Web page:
The University has won a prestigious EPSRC Strategic Equipment award for a unique system that will build on our Ion Beam Analysis capabilities to open up new possibilities in forensics, biosciences and energy.
The £600k EPSRC (Engineering and Physical Sciences Research Council) award was awarded to the Surrey team, led by Principal Investigator Dr Mel Bailey of the Department of Chemistry with Co-Investigators Professor Roger Webb (Director of the Ion Beam Centre) and Dr Carol Crean, after a highly competitive bid process. It will fund the installation of a Direct Analyte Probed Nano Extraction (DAPNe) system at the University.
Developed in the US and not yet available elsewhere, DAPNe is a tool that allows a minute quantity of sample to be extracted from a point of interest on a surface and analysed by mass spectrometry. Used in conjunction with Surrey’s world class ion beam analysis facilities, the new system will allow researchers to gain a detailed molecular profile of minute areas, potentially enabling scientific breakthroughs across a number of fields.
The equipment will be used by biochemistry and veterinary researchers at Surrey to identify and quantify drugs within cells – for example helping them to understand how TB medications interact within a cell to cause antimicrobial resistance. It will also help chemists to understand the performance of a new generation of fuel cells developed at Surrey which – while more eco-friendly and cheaper than conventional fuel cells – have a limited lifespan. Using DAPNe, they will be able to locate and identify degradation products on the fuel cell membranes, potentially leading to significantly improved performance.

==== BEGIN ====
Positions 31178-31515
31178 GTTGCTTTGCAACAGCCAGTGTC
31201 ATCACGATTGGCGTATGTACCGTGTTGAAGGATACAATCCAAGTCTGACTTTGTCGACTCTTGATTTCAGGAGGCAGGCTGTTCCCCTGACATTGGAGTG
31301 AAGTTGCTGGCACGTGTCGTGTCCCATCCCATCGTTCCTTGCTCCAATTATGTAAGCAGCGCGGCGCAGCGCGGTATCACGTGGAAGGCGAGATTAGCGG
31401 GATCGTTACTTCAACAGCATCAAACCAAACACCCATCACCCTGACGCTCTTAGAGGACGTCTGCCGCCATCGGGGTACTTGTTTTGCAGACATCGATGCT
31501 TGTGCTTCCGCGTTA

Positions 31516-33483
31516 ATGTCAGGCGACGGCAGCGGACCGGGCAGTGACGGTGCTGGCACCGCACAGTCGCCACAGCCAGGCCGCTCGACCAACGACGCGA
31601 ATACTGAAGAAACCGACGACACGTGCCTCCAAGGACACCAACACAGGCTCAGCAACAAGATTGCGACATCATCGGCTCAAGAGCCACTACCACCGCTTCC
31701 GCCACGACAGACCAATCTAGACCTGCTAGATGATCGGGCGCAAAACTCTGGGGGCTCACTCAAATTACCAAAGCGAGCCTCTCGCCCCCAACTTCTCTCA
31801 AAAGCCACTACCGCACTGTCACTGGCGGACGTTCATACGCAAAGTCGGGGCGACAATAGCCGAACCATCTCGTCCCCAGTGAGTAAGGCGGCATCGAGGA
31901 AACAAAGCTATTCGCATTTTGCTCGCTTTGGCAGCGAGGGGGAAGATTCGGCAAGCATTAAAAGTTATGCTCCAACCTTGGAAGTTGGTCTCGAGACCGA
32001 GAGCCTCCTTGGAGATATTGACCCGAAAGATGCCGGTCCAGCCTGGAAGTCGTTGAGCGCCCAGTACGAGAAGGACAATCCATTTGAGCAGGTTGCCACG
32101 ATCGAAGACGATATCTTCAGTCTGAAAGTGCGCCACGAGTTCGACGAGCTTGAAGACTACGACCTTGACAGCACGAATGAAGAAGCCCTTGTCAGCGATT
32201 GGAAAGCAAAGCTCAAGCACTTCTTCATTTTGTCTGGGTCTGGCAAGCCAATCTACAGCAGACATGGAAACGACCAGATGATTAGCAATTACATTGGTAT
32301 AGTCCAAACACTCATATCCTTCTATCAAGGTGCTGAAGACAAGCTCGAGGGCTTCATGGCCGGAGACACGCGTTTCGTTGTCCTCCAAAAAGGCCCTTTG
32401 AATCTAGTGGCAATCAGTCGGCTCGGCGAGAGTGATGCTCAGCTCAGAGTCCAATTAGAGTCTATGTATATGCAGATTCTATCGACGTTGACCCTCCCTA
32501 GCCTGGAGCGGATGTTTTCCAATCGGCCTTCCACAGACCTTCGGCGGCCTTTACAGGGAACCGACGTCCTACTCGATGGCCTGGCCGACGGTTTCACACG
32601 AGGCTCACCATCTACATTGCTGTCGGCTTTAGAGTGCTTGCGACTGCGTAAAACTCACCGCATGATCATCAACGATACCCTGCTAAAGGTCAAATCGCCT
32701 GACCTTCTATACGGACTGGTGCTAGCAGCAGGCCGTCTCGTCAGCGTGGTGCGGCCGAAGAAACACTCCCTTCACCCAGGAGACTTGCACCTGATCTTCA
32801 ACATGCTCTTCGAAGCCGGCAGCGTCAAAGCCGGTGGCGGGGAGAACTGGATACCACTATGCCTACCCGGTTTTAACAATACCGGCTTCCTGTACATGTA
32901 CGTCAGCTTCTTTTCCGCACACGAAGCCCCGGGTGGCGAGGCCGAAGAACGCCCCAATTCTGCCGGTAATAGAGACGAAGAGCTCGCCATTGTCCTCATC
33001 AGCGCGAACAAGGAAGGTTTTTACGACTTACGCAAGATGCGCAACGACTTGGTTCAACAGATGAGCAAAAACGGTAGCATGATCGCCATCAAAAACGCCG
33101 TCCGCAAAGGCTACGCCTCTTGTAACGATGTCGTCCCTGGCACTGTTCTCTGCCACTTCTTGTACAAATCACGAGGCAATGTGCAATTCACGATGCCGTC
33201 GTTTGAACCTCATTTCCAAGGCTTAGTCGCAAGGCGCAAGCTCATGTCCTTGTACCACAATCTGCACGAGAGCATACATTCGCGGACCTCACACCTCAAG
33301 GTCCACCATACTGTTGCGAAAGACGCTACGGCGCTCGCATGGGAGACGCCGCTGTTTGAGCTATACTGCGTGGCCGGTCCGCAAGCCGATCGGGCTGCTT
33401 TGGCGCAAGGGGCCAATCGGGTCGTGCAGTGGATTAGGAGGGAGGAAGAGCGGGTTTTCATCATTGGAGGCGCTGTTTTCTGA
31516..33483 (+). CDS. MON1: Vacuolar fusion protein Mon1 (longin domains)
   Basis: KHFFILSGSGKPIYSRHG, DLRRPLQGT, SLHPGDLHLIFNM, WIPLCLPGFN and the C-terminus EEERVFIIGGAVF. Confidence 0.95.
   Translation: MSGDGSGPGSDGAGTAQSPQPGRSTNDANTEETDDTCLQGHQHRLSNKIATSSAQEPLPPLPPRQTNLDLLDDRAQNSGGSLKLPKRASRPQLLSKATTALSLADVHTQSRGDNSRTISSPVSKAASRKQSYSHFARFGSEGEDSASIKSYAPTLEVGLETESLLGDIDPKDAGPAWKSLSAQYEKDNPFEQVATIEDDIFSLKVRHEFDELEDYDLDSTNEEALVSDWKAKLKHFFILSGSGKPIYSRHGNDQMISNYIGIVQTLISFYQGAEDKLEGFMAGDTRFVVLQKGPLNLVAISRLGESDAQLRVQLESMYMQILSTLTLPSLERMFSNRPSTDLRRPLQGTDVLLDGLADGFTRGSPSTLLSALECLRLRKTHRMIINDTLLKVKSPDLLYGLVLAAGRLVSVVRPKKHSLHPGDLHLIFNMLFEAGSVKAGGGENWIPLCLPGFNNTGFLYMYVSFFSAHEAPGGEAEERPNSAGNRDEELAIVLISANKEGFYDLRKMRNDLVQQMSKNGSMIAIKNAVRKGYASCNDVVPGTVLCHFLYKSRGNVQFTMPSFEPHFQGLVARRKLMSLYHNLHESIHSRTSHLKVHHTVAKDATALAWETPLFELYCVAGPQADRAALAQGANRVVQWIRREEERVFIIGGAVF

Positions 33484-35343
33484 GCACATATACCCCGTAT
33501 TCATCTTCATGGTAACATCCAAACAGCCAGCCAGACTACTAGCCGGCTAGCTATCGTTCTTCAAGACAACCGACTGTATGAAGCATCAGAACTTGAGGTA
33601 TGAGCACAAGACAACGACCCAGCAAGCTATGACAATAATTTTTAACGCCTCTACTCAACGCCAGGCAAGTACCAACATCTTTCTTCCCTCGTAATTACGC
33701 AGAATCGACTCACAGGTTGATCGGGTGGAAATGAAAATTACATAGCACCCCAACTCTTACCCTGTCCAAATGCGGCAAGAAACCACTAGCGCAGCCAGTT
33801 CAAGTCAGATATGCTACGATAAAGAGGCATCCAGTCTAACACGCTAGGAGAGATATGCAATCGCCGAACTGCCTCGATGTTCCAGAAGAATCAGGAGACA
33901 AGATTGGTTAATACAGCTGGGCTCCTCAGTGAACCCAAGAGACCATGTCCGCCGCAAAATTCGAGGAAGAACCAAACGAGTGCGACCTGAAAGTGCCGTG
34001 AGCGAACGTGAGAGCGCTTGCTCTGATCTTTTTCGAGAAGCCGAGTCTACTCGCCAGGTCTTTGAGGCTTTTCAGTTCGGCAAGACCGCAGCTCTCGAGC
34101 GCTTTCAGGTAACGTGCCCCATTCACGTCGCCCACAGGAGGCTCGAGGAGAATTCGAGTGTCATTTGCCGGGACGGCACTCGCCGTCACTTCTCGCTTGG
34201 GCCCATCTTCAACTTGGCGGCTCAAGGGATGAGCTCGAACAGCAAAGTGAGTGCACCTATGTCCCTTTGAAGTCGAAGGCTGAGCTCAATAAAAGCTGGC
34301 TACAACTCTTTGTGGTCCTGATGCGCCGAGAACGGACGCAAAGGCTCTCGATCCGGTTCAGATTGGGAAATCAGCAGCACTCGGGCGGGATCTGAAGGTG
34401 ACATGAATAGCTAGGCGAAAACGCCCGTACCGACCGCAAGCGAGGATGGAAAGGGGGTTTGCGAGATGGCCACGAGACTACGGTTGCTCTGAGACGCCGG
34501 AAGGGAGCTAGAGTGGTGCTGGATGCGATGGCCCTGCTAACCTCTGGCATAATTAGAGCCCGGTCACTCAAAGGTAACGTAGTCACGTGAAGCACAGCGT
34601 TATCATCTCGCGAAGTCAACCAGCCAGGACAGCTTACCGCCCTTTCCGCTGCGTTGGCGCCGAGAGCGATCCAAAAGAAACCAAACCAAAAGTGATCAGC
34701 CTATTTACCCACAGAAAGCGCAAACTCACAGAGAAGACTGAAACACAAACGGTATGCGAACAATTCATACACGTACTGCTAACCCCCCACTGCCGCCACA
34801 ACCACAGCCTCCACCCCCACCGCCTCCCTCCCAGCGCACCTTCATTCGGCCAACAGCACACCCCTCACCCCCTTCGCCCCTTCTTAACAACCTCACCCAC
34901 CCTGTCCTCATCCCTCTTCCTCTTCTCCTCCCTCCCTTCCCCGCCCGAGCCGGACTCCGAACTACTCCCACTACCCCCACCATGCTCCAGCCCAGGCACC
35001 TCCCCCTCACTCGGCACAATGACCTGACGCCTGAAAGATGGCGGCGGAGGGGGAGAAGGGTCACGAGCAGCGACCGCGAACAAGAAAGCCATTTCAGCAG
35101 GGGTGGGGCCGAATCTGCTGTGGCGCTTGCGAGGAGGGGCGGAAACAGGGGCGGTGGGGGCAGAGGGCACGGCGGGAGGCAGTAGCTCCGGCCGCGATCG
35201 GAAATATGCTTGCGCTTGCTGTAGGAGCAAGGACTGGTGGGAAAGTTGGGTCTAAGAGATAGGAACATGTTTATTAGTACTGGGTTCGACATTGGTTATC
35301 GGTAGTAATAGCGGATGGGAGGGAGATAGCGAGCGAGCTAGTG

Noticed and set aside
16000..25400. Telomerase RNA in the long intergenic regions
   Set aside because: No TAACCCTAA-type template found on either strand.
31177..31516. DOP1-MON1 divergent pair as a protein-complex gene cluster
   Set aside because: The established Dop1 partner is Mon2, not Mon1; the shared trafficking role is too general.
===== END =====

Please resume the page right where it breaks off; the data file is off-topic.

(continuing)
Another area where the system could bring benefits is in better understanding materials based on carbon fibre composites, which are used in aircraft and other applications, while DAPNe will also be used to continue and develop Dr Bailey’s work using mass spectrometry to detect drug use from fingerprints.
The award covers a three-year project starting in November 2016 and will see Surrey collaborating with industrial partners including Dstl, AWE, AstraZeneca, GSK and Intelligent Fingerprinting Limited, as well as a number of academic partners.
Dr Bailey says, “I am incredibly excited about the possibility of having this capability for the first time in the UK, and to have the opportunity to use if for the first time in conjunction with ion beam analysis.”
“The University of Surrey has been a national facility for ion beam applications since 1979, and we have techniques that can provide trace element maps and chemical maps – what was missing was molecular speciation.”
The University of Surrey is the only institution to have won two EPSRC Strategic Equipment awards in the recent round. A team led by Principal Investigator Professor John Watts of the Department of Mechanical Engineering has also won a £1 million award to fund an advanced electron microscope.
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